Import or export objectionable goods
This guide details what objectionable goods are and explains that permission is needed to import or export them.
Most classified films, computer games or publications can be imported or exported. Content that has been classified RC (Refused Classification) under the Classification (Publications, Films and Computer Games) Act 1995 is generally considered to be a prohibited import or export. You can search for a title to find out the classification of a film, computer game or publication.
Objectionable goods under the Customs (Prohibited Imports) Regulations 1956 and the Customs (Prohibited Exports) Regulations 1958 ('the Regulations') are prohibited imports and exports. These types of goods may be seized by the Australian Border Force.
If a product has not been classified in Australia you should consider whether it may be an objectionable good.
Objectionable goods are publications and any other goods that:
- describe, depict, express or otherwise deal with matters of sex, drug misuse or addiction, crime, cruelty, violence or revolting or abhorrent phenomena in such a way that they offend against the standards of morality, decency and propriety generally accepted by reasonable adults to the extent that they should not be imported, or
- describe or depict in a way that is likely to cause offence to a reasonable adult, a person who is, or who appears to be, a child under 18 (whether the person is engaged in sexual activity or not), or
- promote, incite or instruct in matters of crime or violence, or
- promote or incite the misuse of a drug specified in Schedule 4 of the Regulations, or
- advocate the doing of a terrorist act.
Apply for permission to import or export
In strictly limited circumstances, the Director of the Classification Board may grant permission to import or export objectionable goods.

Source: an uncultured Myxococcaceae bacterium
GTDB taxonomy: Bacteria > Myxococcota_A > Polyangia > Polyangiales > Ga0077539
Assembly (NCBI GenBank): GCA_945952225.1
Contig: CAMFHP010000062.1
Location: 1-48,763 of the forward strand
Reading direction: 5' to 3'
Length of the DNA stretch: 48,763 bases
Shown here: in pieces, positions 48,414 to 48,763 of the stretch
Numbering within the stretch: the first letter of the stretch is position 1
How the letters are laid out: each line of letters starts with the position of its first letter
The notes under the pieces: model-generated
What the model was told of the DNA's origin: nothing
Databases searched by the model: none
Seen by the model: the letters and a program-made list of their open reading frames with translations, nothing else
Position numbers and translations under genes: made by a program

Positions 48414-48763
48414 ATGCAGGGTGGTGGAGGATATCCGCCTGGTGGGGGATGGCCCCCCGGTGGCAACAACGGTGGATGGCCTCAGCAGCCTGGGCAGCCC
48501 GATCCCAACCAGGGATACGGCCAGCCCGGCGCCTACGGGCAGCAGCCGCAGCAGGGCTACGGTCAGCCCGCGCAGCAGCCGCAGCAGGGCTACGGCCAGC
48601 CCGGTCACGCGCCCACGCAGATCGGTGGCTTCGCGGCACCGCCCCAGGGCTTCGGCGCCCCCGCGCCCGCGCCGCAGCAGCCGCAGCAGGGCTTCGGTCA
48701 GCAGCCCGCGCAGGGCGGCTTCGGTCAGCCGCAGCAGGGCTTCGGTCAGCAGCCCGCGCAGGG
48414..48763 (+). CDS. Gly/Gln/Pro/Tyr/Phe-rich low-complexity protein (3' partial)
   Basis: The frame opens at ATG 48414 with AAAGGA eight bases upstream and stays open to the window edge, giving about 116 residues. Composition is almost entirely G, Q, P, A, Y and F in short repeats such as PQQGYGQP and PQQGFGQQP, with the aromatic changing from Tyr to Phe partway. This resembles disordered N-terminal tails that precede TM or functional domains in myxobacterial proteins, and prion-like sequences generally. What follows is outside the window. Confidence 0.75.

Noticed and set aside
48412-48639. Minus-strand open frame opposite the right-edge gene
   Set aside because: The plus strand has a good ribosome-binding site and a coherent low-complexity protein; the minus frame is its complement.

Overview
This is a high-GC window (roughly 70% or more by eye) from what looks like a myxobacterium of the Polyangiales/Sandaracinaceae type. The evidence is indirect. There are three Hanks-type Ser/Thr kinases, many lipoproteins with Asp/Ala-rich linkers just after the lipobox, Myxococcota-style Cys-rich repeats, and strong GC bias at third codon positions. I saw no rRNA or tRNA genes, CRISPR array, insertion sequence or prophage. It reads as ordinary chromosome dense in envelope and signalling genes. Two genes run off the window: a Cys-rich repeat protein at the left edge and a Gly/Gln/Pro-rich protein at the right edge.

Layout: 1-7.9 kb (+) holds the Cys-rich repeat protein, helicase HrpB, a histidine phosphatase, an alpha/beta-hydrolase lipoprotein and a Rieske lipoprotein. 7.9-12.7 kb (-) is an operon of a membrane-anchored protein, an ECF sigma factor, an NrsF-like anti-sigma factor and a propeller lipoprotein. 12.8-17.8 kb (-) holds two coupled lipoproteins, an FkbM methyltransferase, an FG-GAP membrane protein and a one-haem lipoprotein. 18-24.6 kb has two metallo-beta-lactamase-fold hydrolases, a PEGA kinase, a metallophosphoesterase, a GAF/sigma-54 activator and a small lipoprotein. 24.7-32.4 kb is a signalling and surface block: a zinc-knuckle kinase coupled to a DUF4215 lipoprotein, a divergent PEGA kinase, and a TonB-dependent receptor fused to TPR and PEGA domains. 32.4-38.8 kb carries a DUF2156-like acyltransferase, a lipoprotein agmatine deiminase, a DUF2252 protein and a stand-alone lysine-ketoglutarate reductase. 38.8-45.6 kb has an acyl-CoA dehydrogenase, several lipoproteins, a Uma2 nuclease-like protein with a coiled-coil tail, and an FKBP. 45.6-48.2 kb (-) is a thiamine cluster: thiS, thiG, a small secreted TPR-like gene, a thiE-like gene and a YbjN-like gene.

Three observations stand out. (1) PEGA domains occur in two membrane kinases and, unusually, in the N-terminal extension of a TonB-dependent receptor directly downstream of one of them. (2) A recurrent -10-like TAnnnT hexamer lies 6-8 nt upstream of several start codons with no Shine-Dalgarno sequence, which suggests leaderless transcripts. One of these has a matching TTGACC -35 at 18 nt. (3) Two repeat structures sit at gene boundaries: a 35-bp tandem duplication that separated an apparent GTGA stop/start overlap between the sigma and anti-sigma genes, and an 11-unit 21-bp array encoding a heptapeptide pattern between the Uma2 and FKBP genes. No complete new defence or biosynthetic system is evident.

You can apply to the Director of the Classification Board for permission to import or export objectionable goods in writing.
When deciding whether to grant permission, the Director must consider:
- the purposes for which the goods are to be imported, and
- the extent to which the person to whom any permission to import the goods would be granted conducts activities of an artistic or educational, or of a cultural or scientific, nature to which the goods relate, and
- the reputation of the person requesting permission, both generally and in relation to an activity referred to in that paragraph, and
- the ability of that person to meet conditions that may be imposed in relation to the goods, and
- any other relevant matters.
Conditions on imports may include restrictions or prohibitions on the custody, use, reproduction, disposal, destruction or exportation of the goods, or requirements for accounting for the goods.
Conditions on exports may include conditions or restrictions on the exportation of the goods, such as methods of transportation and measures to ensure the security of the items.
Your request for permission must adequately address each of the matters outlined above and be accompanied by relevant supporting documentary evidence. Personal use or entertainment is generally not considered a sufficient reason for granting permission.
Questions about importing and exporting
If you are unsure whether goods you wish to import or export are likely to be deemed objectionable please visit Australian Border Force.
To make an enquiry about importing objectionable goods, please contact us.
There is no fee for an application for permission to import or export objectionable goods.
Send the application
A decision will generally be made within 20 working days. We email you a notice of the decision.
Appeal the decision
You may apply for a review of the decision to grant or refuse permission to the Administrative Appeals Tribunal (AAT), subject to certain conditions. You may also request that the Director state the reasons for the decision under the Administrative Appeals Tribunal Act 1975.